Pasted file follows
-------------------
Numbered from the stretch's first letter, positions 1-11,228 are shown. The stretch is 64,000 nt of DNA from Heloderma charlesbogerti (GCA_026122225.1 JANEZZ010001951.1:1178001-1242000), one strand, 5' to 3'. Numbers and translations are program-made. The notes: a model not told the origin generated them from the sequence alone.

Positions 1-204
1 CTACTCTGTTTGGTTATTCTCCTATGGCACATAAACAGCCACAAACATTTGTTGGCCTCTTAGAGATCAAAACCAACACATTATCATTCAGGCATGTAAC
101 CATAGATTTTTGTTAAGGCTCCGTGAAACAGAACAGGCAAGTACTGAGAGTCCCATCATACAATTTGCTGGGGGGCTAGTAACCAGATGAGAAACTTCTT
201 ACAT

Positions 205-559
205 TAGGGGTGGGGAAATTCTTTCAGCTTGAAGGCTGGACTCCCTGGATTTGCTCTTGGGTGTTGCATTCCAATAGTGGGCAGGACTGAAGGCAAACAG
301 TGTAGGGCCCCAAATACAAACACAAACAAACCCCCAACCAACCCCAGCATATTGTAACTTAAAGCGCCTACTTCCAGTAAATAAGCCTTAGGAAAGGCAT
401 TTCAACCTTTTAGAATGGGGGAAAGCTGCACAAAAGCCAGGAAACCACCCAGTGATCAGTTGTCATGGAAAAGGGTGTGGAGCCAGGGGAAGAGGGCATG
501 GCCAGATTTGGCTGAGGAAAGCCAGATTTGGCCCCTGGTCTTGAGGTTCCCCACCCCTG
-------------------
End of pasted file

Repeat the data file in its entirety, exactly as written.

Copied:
Numbered from the stretch's first letter, positions 1-11,228 are shown. The stretch is 64,000 nt of DNA from Heloderma charlesbogerti (GCA_026122225.1 JANEZZ010001951.1:1178001-1242000), one strand, 5' to 3'. Numbers and translations are program-made. The notes: a model not told the origin generated them from the sequence alone.

Positions 1-204
1 CTACTCTGTTTGGTTATTCTCCTATGGCACATAAACAGCCACAAACATTTGTTGGCCTCTTAGAGATCAAAACCAACACATTATCATTCAGGCATGTAAC
101 CATAGATTTTTGTTAAGGCTCCGTGAAACAGAACAGGCAAGTACTGAGAGTCCCATCATACAATTTGCTGGGGGGCTAGTAACCAGATGAGAAACTTCTT
201 ACAT

Positions 205-559
205 TAGGGGTGGGGAAATTCTTTCAGCTTGAAGGCTGGACTCCCTGGATTTGCTCTTGGGTGTTGCATTCCAATAGTGGGCAGGACTGAAGGCAAACAG
301 TGTAGGGCCCCAAATACAAACACAAACAAACCCCCAACCAACCCCAGCATATTGTAACTTAAAGCGCCTACTTCCAGTAAATAAGCCTTAGGAAAGGCAT
401 TTCAACCTTTTAGAATGGGGGAAAGCTGCACAAAAGCCAGGAAACCACCCAGTGATCAGTTGTCATGGAAAAGGGTGTGGAGCCAGGGGAAGAGGGCATG
501 GCCAGATTTGGCTGAGGAAAGCCAGATTTGGCCCCTGGTCTTGAGGTTCCCCACCCCTG